INDIANAPOLIS, Ind. — Youth homelessness is on the rise locally and nationally.
In Marion County there are not a lot of places teens can turn to for shelter during the frigid months.
The Coalition for Homelessness Intervention and Prevention says, last year 183 people under the age of 25 were experiencing homelessness in Indianapolis.
Outreach Indiana’s CEO Jason Chenoweth says it’s an alarming number.
“They are trying to avoid the system a lot of times, so you won’t find them. They are going to try and go under the radar and stay out of sight,” Jason Chenoweth said.
Chenoweth says people who are 18 through 25-years-old can stay at a homeless shelter, but for those below 18 “Stopover” is the only shelter they can go to in Marion County.
“Because of our state laws we are really limited on how we can house youth and how we can put them up because we have to have parental sign off,” Chenoweth said.
Chenoweth says parental approval is often hard to get for the homeless youth, so they resort to the streets.
“A lot of them don’t have heat or utilities. Some do couch surf and are not stable. They don’t know where they will be one night from the next,” Chenoweth said.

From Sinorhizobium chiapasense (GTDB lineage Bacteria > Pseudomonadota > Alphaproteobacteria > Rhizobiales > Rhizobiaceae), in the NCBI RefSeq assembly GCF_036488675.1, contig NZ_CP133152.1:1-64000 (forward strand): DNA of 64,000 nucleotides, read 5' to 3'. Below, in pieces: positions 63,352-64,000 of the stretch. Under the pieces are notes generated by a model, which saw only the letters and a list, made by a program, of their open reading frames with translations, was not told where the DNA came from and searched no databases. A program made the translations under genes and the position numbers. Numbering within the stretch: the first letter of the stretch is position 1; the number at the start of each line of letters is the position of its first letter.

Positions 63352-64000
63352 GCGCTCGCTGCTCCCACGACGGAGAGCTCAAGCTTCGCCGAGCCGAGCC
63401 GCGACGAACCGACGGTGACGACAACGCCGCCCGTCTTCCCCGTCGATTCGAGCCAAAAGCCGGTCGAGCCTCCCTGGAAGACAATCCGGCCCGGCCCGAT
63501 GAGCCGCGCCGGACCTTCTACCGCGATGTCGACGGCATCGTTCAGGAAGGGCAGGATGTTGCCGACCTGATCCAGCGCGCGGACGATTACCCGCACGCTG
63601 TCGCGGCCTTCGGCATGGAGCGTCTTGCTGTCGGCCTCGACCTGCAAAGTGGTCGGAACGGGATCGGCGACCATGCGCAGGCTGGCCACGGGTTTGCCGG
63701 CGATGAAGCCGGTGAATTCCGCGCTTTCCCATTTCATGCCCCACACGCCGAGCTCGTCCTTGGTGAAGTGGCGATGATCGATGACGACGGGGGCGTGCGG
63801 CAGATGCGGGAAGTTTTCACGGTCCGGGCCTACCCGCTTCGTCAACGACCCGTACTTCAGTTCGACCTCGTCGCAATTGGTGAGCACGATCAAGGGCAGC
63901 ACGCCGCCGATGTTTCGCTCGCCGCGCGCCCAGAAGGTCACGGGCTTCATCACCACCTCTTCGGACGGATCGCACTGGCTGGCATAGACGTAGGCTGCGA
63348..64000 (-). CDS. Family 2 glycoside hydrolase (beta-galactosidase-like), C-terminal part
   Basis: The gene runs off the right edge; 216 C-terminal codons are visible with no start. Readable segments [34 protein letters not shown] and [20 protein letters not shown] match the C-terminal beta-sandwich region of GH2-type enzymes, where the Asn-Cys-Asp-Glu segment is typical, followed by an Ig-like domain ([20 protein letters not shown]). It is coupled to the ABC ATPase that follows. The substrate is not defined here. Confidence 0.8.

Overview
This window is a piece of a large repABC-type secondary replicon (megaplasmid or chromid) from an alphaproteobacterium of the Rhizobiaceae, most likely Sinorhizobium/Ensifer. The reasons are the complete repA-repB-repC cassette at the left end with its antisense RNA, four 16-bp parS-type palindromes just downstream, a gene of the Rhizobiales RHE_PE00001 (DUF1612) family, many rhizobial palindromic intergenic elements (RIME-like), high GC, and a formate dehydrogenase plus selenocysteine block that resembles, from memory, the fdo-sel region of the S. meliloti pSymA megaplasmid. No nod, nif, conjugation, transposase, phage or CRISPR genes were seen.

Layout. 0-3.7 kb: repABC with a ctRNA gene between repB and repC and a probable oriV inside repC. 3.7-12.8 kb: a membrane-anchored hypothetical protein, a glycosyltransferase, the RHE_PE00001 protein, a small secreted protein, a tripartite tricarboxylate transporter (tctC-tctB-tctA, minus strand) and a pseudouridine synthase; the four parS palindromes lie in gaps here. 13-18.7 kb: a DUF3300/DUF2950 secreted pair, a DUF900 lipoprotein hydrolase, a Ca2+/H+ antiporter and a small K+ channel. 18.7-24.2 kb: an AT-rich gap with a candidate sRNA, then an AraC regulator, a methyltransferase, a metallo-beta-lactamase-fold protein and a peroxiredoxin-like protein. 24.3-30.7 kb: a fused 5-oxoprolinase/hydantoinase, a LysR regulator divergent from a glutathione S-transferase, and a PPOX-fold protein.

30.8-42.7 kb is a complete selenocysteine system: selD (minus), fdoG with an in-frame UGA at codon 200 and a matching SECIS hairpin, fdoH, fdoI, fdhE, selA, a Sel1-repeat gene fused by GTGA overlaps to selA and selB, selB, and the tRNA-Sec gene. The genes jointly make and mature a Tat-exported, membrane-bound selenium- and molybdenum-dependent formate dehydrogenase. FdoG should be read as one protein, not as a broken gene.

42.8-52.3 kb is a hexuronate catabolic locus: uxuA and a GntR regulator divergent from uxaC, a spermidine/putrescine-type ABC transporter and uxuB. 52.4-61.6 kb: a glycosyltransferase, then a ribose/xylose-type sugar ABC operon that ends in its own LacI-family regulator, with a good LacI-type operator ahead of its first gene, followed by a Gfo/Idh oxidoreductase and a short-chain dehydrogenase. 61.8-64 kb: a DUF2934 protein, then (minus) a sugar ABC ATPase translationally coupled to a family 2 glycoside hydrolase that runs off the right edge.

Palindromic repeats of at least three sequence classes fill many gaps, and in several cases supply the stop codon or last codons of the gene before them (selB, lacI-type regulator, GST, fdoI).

Mayor Joe Hogsett says he is familiar with the homeless issue in the Circle City.
It’s why he goes around to homeless tents to find out what they need.
“I would rather go out among the population that has challenges and listen to what they have to say. I also want to listen to some of the suggested solutions and bring a consensus together,” Mayor Joe Hogsett said.
Chenoweth says in order to provide the youth who are homeless with more options; we must take a look at our state laws.
“It’s come before the legislature a lot of times. There’s a lot of reasons the law is what is but we got to figure out some version of this law where we can lower this age so that we can open more housing to the youth without the parental sign off,” Chenoweth said.
There’s another youth shelter in the works of being open in the Circle City.
Outreach Indiana says keep donating to the homeless and push lawmakers to take a look at the laws involving youth and homelessness